Winner of the New Statesman SPERI Prize in Political Economy 2016

Friday 21 March 2014

Price level targeting intuition

For students and maybe teachers of macroeconomics. The analysis here is standard: a more general discussion can be found in Woodford's Interest and Prices for example (see pages 497-501 in particular). All this adds is a bit of intuition which I at least found helpful. If there are any mistakes in the algebra or numbers below, please let me know and I will correct them 

When monetary policy can commit (i.e. follow a time inconsistent policy), why does the optimal response to an anticipated cost-push shock involve bringing the price level back to its original value? I do not think it is obvious why it should, yet the result is an important part of the justification for price level or nominal income targeting, so here is my attempt at some intuition.

To make things simple, ignore discounting in both the monetary policymakers objectives and the New Keynesian Phillips curve (NKPC). For notational clarity, assume perfect foresight. So the monetary policymaker tries to minimise the weighted sum of the output gap (y) and inflation (π), both squared (the inflation target is zero), from period zero onwards, subject to a series of NKPC constraints. The shock is a cost-push shock (u) in period zero, which is observed at the beginning of period zero.

To start us off, assume that the policymaker can only set period zero output and inflation. Expected inflation in period 1 is zero (the shock is not persistent, and the central bank is credible.) So the problem can be expressed as choosing output and inflation to minimise the Lagrangian:

This gives us two first order conditions:

which can be combined as

Equation (1) can be thought of as a policy rule: the combination of the output gap and inflation that optimal monetary policy would select if it cannot achieve zero for both. So, for example, if output has a large impact on inflation, then (1) gives a larger ‘weight’ to inflation. If people like diagrams, we can represent the loss function by indifference curves around the ‘bliss point’ zero, which are circles if β is one. The monetary rule (1) is the line joining the points where these indifference curves are tangent to the Phillips curves.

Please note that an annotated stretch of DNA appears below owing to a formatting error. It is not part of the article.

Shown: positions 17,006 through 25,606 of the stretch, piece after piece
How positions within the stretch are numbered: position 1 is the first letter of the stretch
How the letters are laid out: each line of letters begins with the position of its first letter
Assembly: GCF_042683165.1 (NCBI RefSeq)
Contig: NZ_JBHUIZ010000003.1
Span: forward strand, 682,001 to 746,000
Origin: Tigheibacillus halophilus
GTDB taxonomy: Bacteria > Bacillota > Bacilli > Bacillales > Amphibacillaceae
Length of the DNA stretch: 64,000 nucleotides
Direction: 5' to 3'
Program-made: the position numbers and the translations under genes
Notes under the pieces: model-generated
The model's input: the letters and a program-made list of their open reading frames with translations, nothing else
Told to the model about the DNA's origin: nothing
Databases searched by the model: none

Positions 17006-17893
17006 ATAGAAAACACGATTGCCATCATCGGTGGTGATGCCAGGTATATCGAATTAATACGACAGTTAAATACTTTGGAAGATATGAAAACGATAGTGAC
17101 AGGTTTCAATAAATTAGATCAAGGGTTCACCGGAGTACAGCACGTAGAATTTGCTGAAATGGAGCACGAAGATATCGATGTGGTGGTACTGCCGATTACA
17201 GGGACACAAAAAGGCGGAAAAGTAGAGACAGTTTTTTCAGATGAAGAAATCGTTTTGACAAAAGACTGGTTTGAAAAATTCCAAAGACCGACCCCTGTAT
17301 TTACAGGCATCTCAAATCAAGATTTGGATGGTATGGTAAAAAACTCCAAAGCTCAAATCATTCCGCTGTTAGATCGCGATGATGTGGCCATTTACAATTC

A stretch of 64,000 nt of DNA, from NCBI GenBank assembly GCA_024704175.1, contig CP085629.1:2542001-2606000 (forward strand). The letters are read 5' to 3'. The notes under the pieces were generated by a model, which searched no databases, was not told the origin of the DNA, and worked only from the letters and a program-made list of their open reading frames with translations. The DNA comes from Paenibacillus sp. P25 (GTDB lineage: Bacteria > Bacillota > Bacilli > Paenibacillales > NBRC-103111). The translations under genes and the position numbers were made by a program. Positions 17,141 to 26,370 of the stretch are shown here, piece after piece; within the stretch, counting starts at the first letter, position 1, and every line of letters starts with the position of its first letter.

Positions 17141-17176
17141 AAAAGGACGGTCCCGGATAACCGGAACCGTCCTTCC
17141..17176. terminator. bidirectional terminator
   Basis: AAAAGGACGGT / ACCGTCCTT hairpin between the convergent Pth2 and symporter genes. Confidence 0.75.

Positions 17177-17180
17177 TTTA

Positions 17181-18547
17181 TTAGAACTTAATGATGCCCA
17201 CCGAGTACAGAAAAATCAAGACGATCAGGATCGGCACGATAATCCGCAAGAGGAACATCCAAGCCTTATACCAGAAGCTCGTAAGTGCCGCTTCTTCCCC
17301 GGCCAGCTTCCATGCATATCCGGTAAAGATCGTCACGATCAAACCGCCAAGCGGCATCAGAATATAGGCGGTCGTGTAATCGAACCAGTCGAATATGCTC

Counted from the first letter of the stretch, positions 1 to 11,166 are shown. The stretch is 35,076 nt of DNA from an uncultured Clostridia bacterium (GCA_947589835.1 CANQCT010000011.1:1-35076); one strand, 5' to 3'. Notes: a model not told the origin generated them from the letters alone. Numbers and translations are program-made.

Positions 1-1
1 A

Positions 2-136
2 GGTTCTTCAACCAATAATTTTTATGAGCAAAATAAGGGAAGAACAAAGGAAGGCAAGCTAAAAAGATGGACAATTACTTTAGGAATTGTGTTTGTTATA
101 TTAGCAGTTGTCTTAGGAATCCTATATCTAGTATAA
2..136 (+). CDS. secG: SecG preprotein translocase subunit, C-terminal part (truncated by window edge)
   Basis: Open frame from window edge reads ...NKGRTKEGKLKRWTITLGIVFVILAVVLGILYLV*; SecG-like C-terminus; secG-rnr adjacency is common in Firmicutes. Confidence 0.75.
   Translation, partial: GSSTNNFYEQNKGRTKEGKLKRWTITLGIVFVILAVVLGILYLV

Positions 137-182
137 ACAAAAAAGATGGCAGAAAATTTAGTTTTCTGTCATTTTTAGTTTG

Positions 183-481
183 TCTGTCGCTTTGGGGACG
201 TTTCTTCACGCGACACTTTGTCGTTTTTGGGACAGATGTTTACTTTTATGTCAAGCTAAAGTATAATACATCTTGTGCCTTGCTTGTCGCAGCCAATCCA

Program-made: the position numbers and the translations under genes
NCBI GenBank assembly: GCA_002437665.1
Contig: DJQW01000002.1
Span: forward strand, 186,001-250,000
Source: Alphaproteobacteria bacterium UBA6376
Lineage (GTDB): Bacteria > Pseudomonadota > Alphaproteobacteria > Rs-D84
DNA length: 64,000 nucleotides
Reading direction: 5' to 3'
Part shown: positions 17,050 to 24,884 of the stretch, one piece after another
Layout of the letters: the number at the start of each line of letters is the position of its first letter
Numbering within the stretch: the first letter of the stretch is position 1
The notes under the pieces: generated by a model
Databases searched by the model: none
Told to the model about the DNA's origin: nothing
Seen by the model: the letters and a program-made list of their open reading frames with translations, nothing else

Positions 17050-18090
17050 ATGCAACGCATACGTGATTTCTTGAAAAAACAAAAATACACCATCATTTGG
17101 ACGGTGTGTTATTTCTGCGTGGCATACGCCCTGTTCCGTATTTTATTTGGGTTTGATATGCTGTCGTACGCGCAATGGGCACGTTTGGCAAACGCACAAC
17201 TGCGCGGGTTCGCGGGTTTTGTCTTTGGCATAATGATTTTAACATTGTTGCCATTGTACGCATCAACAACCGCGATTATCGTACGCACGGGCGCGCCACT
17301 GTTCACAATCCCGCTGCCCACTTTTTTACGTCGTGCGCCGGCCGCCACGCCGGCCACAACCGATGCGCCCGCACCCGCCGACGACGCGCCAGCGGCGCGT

To take a concrete example, let the cost push shock be 10, and set α=β=1. Adding (1) to the Phillips curve implies that the central bank creates a negative output gap of 5, which gives an inflation rate of 5. The optimal policy involves one of intratemporal smoothing, balancing the costs of inflation against the costs of lower output. The welfare cost is 50, compared to a cost of 100 if the policymaker allowed no fall in output.

Suppose now that the policymaker can make promises about period 1 only. The Lagrangian then becomes

The first order conditions always imply that the Lagrange multiplier for any time period is equal to the output gap for that period divided by α. In addition to the first order condition (1) for period zero inflation, we also obtain

We can add (1) to this, to get

Equation (2) gives us the key intuition behind the price targeting result. Suppose αβ is large, so the final term is small. In this case (2) tells us that the sum of inflation in the two periods will be close to zero. Higher inflation in period zero will be almost balanced by negative inflation in period one. A moment’s thought implies that this must mean the price level at the end of period one will be close to its original value.

Inflation in period zero will be positive as a result of the cost push shock. We can reduce its size by creating negative inflation in period 1. By creating negative inflation of x in period 1, we reduce inflation in period zero by x. With a cost push shock of 10, creating negative inflation of 5 in period 1 balances positive inflation of 5 in period zero, which is the optimum combination. Creating less negative inflation in period 1 will lead to a greater welfare loss, but so will reducing inflation by more than 5 in period 1.